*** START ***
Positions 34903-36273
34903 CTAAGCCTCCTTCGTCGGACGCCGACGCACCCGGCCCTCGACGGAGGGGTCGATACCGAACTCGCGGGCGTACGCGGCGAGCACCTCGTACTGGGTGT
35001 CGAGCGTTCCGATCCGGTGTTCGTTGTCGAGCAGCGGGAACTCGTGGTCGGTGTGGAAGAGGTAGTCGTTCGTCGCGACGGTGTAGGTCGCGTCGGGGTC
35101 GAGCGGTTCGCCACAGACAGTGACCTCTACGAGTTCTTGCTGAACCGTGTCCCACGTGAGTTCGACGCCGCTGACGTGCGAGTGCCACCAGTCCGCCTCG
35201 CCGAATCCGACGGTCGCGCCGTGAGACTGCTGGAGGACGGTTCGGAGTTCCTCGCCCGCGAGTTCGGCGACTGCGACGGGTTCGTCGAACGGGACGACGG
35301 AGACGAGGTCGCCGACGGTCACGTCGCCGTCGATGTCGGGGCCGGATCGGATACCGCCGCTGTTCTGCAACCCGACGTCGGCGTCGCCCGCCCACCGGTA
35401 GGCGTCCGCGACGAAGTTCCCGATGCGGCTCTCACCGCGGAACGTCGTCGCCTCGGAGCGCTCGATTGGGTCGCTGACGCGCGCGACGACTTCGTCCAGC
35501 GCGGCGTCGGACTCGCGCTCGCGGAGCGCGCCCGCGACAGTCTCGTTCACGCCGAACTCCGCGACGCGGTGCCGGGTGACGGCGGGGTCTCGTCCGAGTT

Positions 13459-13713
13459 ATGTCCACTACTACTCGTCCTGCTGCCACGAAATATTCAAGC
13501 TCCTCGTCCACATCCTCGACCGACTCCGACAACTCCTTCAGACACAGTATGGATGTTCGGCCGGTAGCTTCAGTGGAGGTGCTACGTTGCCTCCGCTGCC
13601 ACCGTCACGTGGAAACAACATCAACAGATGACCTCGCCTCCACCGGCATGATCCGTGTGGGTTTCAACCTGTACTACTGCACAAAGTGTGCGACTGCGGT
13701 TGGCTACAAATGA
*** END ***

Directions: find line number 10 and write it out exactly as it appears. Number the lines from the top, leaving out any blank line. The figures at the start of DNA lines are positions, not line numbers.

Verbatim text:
13459 ATGTCCACTACTACTCGTCCTGCTGCCACGAAATATTCAAGC